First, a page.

On December 17, 2015, my husband and I visited the Mission San Xavier del Bac on the outskirts of Tucson. The church was white (hence its nickname “The White Church”) and was surrounded by desert gardens, a small museum and gift shop, and Native Americans selling fry bread.
Eavesdropping on a tour group (the last one of that day, which started at 12:30 – it was about 1 p.m. when we got there), I found out about a painting of the Last Supper on the wall. It is more fragile than wall paintings in European churches, the guide said, because in Europe the paint is absorbed into the wet plaster and becomes part of the plaster as it dries. In Arizona, the plaster dries too fast, so the painting is really on top of the plaster. What makes this painting unique and typical of its time, but not seen in most Last Supper depictions, are two elements: the head of the Devil can be seen in the lower right hand corner, although it is very difficult to pick out – it is black and blends into the dark background; and Judas is holding his bag of silver. These elements foreshadow events to come.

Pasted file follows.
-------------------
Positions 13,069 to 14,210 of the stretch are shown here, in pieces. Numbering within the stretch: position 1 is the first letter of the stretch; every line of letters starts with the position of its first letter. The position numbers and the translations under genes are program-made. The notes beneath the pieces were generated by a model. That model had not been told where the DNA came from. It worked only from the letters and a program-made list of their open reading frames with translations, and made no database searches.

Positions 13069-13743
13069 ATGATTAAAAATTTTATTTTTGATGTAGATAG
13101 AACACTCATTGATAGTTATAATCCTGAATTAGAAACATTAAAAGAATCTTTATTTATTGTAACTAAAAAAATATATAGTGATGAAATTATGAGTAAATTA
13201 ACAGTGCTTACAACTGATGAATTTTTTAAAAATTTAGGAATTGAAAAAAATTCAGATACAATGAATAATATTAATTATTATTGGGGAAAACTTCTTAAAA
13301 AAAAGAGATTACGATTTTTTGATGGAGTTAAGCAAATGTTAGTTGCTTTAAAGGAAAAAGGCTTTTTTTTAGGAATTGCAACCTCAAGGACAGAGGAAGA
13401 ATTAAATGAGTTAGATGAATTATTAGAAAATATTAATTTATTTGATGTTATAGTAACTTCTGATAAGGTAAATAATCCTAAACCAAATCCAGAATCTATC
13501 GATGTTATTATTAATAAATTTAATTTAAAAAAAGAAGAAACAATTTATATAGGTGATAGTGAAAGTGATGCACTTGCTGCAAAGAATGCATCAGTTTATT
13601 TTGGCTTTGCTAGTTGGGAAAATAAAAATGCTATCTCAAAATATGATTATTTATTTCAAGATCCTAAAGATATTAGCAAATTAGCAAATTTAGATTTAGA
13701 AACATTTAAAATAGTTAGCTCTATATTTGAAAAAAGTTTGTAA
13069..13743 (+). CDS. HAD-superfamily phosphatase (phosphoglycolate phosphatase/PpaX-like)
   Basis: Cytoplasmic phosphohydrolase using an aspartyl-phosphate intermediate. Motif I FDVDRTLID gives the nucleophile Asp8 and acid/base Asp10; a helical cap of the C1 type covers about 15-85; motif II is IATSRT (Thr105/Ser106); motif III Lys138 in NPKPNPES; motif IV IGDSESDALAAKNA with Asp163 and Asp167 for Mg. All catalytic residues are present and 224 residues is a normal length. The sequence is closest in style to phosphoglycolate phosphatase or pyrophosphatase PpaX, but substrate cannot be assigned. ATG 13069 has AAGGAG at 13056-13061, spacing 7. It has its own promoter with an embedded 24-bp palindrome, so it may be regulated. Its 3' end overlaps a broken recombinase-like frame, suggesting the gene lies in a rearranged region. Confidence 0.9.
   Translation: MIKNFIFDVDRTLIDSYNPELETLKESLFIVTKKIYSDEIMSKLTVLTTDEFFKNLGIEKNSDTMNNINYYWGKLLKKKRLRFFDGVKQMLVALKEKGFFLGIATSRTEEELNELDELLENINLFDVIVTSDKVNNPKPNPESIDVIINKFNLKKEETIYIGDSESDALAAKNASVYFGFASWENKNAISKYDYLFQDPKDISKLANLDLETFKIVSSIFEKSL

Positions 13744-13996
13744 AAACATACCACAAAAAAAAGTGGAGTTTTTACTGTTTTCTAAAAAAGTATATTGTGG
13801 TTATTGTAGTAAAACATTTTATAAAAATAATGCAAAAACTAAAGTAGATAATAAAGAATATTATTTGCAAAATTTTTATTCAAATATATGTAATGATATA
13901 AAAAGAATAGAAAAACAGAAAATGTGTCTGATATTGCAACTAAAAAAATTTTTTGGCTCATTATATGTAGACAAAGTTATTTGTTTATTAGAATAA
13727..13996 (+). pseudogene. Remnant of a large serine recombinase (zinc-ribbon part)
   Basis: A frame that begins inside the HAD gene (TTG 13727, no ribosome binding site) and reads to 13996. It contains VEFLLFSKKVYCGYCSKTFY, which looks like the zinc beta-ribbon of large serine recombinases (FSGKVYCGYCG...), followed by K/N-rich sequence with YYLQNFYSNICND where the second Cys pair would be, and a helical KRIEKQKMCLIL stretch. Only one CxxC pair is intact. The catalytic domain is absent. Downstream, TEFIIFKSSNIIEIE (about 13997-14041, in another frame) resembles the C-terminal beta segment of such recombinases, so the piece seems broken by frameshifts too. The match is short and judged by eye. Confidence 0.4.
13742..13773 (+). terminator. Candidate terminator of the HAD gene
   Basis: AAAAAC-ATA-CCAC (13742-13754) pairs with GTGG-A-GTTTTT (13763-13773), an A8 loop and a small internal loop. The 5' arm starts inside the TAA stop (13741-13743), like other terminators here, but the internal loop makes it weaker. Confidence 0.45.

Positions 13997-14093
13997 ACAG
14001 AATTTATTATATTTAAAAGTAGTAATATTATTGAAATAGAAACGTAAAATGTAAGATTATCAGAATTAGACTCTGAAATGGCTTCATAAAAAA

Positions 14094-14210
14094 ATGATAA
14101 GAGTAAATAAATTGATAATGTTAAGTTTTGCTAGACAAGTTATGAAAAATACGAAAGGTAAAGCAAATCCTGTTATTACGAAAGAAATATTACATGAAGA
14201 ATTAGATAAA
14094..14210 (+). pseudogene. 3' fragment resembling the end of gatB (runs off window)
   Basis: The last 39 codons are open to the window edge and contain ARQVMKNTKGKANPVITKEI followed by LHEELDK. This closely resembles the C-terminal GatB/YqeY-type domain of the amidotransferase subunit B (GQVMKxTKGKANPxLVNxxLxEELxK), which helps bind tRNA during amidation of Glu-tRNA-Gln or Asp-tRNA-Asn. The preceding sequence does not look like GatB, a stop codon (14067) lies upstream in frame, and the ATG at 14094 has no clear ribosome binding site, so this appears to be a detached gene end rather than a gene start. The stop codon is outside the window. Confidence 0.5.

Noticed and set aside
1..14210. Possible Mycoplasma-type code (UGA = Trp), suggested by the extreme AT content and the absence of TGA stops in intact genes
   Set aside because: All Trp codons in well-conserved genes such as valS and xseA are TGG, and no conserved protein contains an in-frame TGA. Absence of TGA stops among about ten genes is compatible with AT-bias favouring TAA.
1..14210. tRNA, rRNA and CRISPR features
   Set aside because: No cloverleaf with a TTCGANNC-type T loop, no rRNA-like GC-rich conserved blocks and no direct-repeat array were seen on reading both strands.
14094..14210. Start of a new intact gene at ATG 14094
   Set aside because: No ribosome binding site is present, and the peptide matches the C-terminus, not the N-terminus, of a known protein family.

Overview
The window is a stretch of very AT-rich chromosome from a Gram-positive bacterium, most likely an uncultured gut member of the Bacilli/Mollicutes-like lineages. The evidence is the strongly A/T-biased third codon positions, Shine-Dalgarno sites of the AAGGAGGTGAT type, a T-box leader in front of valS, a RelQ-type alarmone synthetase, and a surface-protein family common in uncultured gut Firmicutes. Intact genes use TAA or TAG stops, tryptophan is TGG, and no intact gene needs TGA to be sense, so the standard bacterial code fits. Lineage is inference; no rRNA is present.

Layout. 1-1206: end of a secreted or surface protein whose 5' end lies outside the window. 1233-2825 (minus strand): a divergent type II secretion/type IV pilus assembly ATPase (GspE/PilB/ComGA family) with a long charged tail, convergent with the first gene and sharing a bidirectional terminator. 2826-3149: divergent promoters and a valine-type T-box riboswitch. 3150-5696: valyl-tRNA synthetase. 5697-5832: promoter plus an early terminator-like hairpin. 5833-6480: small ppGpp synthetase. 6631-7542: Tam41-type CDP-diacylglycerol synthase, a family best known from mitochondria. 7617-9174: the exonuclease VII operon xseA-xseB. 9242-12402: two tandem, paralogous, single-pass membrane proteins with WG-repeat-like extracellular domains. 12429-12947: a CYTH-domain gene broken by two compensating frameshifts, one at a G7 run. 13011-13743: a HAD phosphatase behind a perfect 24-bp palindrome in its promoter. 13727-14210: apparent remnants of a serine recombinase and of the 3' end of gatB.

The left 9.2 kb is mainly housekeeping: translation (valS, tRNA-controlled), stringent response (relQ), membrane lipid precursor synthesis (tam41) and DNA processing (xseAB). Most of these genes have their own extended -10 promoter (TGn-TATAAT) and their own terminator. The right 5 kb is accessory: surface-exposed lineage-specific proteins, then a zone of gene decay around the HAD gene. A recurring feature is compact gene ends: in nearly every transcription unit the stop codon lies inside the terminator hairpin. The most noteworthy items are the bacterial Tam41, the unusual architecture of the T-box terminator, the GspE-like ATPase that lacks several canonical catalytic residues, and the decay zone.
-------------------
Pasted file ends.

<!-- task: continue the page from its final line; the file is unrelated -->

The church contained many carvings and murals of Jesus and various saints.
There was a creche, or Nativity scene, off to the side, which fascinated me. It was carved by an artist named Thomas Franco – I thought he probably is Native American because the figurines all have indigenous features. Their heads (at least Mary and Joseph) are overly large. Catholics don’t put the baby Jesus into the scene until Christmas Eve, so the hanging cradle was empty. There were other figures that also showed strong indigenous influence, also.
There were other statues and murals which contained both Native American and European influences.
At the altar:
San Xavier del Bac is an active congregation and there is also a school on the premises.
There was a small museum next to the church – only 2 rooms because the others were being renovated. The lady at the museum encouraged us to visit the gift shop, because the prices are more reasonable than other places, thanks to the priest, who insists on fair prices. She was right – afterward, we visited the so-called “Tohono O’odham Cultural Center” across the street, which was merely a group of shops facing a courtyard. The prices were quite a bit higher there for similar items.
Within the mission walls are courtyards and gardens.
Santa Rita prickly pear cactus turns purple when the weather is cold.
Outside the complex were several stands selling fry bread. We ordered from the Tohono O’odhams’ stand – probably all of them were Tohono but only one explicitly stated this and also had the cheapest plain fry bread. I had plain with salt, and Dale had honey and cinnamon.
A restroom is always a welcome sight!